Ghiyassudin Tughlaq: (1316 - 1325)
The Tughlaq dynasty was established under Ghiyassudin Tughlaq, whose ultimate concern was to recover the areas he had lost during his feud with Alauddin khalji. He later sent his son Jauna khan to conquer Warangal, where he defeated Prabutabutra and plundered Warangal.
Tughlaq Nama: The book written by Amir Khusrau, deals with the ascendance of Ghiyasuddin tughlaq.
Ghiyassudin was the first Sultan to begin Irrigation. He later laid the foundation stone for Tughlaqabad adjacent to Delhi, with the booty acquired from Warangal. Like the repeating pages of history, Jauna khan killed his father and ascended the throne in \(1325\).
Jauna khan: Known to be the son of Ghiyassudin tughlaq, killed him to acquire the throne under the titular name of Mohammad-bin-tughlaq.
Mohammad-bin-tughlaq: (1325 - 1351)
Muhammad-bin-tughlaq is a complexion of learned knowledge and touch of cruel thoughts. Thus his period witnessed the beginning of the disintegration of the dynasty.
Unlike his predecessors, he wanted the entire subcontinent under his control. He shifted his capital from Delhi to Devagiri to facilitate the extension of sovereignty.
Later renamed Devagiri as Daulatabad. After some time, realising his mistake, he returned to Delhi and made it his capital. He returned to Delhi due to the lack of water supply in Deccan. During his return, the city wore a deserted look with minimum population.
Khorasan Project: Mohammad began to strengthen his empire to withstand the adversary of Chinese invaders, so he launched the Khorasan Project in Kumaon Hills.
He embraced foreign travellers, and one such notable presence was Ibn Batuta, a Moroccan traveller who visited India during his reign. He accompanied him to Delhi while returning from Daulatabad.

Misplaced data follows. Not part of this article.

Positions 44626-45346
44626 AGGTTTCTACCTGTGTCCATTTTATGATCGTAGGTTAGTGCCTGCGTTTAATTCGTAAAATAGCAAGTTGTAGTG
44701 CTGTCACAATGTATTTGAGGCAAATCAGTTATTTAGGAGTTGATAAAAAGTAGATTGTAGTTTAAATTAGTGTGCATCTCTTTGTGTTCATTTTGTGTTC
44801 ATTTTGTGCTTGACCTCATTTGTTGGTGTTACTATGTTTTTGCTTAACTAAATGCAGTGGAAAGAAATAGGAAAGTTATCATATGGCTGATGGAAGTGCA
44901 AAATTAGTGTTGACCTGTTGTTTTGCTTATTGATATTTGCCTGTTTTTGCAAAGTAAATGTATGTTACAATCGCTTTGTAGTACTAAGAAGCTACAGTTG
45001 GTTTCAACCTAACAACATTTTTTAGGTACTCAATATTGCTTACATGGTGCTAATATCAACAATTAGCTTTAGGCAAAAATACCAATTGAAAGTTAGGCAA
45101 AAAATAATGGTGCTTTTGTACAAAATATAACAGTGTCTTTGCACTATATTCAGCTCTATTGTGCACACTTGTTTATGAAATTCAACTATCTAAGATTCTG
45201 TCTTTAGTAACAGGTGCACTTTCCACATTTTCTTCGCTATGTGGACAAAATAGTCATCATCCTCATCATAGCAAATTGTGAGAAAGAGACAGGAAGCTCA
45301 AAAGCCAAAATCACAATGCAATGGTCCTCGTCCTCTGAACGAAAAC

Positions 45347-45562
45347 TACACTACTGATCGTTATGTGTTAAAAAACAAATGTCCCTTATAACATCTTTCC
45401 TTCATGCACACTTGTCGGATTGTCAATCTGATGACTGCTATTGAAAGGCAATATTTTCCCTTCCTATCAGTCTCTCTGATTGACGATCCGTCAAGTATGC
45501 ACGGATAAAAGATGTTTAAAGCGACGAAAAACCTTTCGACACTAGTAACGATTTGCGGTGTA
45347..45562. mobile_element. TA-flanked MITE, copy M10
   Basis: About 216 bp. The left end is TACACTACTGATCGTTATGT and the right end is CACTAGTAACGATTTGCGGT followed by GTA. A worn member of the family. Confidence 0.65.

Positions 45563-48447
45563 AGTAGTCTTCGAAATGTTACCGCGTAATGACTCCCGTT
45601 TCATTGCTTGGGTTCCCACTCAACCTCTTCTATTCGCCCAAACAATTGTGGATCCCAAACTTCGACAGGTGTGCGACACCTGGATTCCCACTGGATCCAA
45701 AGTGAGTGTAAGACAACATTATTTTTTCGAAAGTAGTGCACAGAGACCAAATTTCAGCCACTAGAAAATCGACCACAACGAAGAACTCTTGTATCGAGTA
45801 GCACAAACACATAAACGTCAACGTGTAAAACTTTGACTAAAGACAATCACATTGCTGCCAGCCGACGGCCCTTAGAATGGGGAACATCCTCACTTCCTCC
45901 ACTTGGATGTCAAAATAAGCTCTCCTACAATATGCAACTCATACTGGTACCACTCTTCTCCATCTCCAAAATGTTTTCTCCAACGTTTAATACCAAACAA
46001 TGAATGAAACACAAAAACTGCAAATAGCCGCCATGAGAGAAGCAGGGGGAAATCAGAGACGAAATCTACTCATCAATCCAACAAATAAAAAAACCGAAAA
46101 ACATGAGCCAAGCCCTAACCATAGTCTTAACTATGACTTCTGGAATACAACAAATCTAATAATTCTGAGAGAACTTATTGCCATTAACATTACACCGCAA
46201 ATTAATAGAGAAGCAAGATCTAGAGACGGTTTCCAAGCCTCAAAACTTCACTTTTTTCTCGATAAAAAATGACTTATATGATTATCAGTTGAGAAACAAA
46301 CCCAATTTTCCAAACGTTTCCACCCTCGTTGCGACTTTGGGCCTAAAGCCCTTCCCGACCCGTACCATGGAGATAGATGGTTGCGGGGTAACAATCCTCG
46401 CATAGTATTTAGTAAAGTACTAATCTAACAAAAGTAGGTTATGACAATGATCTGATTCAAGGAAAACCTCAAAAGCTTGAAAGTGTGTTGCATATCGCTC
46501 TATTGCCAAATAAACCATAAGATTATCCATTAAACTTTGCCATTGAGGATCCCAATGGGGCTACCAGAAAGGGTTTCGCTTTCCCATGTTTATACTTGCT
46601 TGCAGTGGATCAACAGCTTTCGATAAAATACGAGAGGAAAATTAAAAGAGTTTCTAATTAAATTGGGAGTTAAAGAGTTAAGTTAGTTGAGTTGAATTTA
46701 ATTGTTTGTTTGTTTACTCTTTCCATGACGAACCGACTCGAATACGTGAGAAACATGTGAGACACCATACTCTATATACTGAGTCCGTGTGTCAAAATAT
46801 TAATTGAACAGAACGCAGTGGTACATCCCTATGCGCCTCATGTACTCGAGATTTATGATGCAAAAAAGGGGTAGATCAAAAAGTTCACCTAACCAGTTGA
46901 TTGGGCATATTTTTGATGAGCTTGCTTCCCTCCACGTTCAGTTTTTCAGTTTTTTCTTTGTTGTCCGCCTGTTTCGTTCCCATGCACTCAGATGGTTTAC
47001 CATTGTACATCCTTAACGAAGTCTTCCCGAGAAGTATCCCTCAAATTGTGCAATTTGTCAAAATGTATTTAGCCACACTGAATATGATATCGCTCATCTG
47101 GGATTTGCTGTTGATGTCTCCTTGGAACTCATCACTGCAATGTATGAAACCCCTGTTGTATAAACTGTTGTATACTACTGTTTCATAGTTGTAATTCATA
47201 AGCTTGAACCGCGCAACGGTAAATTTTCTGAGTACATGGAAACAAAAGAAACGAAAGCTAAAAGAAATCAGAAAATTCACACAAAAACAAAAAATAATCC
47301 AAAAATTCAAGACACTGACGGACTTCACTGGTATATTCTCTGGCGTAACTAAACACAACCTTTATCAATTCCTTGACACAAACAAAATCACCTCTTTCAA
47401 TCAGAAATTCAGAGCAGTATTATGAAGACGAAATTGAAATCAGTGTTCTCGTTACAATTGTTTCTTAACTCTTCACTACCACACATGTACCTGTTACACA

Ibn Batuta: A Moroccan traveller who visited India to make an account of the happenings during Muhammad- bin-tughlaq’s period. He was then sent to China as an envoy of the Sultan.
Reforms and failures of Mohammad-bin-tughlaq:
Diwani-i-Amirkohi: A separate department established by the Sultan to extend loans for agriculture purposes.
- Mohammad-bin-tughlaq changed the prevailing method of revenue collection by grains to the collection of revenue in terms of money.
- Inadequacy of coins led him to mint token currencies, which led to counterfeiting of currencies and the revenue system crumbled.
- The trade system collapsed due to the counterfeiting of currency made the king pay in gold and silver, which led to the bankruptcy of the state.
- The increase of land tax in the doab region led to agrarian revolts. The king dealt with iron-fist that later forced the peasants to abandon cultivation, leading to devastating famines..
- His reign witnessed numerous revolts and resistance through that many of his provinces declared themselves independent Awadh, Sind, Multan and Madurai, to name a few.
- A new sultanate named Bahmani emerged in the south of Tughlaq's empire, controlling the southern territories. Mohammad-bin-Tughlaq later died in \(1351\).